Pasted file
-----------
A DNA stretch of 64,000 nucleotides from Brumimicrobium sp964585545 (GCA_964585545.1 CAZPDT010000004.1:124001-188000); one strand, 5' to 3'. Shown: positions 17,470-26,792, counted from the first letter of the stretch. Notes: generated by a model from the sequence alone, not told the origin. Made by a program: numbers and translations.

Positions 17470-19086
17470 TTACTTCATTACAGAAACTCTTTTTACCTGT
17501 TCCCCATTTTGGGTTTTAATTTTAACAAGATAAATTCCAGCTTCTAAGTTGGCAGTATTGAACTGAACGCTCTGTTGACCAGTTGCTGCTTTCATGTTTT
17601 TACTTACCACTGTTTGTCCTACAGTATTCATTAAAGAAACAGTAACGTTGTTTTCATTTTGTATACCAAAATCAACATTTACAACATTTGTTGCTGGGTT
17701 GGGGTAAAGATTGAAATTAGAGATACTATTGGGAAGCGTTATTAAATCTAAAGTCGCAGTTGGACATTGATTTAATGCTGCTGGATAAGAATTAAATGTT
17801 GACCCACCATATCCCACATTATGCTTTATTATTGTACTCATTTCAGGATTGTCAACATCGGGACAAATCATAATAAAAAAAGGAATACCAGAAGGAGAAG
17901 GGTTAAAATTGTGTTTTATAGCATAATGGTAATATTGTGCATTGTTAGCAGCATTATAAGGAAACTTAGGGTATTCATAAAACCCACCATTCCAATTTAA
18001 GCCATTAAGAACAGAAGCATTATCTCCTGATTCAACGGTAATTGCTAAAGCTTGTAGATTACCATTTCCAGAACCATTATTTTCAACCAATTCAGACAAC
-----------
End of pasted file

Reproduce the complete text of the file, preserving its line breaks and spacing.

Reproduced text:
A DNA stretch of 64,000 nucleotides from Brumimicrobium sp964585545 (GCA_964585545.1 CAZPDT010000004.1:124001-188000); one strand, 5' to 3'. Shown: positions 17,470-26,792, counted from the first letter of the stretch. Notes: generated by a model from the sequence alone, not told the origin. Made by a program: numbers and translations.

Positions 17470-19086
17470 TTACTTCATTACAGAAACTCTTTTTACCTGT
17501 TCCCCATTTTGGGTTTTAATTTTAACAAGATAAATTCCAGCTTCTAAGTTGGCAGTATTGAACTGAACGCTCTGTTGACCAGTTGCTGCTTTCATGTTTT
17601 TACTTACCACTGTTTGTCCTACAGTATTCATTAAAGAAACAGTAACGTTGTTTTCATTTTGTATACCAAAATCAACATTTACAACATTTGTTGCTGGGTT
17701 GGGGTAAAGATTGAAATTAGAGATACTATTGGGAAGCGTTATTAAATCTAAAGTCGCAGTTGGACATTGATTTAATGCTGCTGGATAAGAATTAAATGTT
17801 GACCCACCATATCCCACATTATGCTTTATTATTGTACTCATTTCAGGATTGTCAACATCGGGACAAATCATAATAAAAAAAGGAATACCAGAAGGAGAAG
17901 GGTTAAAATTGTGTTTTATAGCATAATGGTAATATTGTGCATTGTTAGCAGCATTATAAGGAAACTTAGGGTATTCATAAAACCCACCATTCCAATTTAA
18001 GCCATTAAGAACAGAAGCATTATCTCCTGATTCAACGGTAATTGCTAAAGCTTGTAGATTACCATTTCCAGAACCATTATTTTCAACCAATTCAGACAAC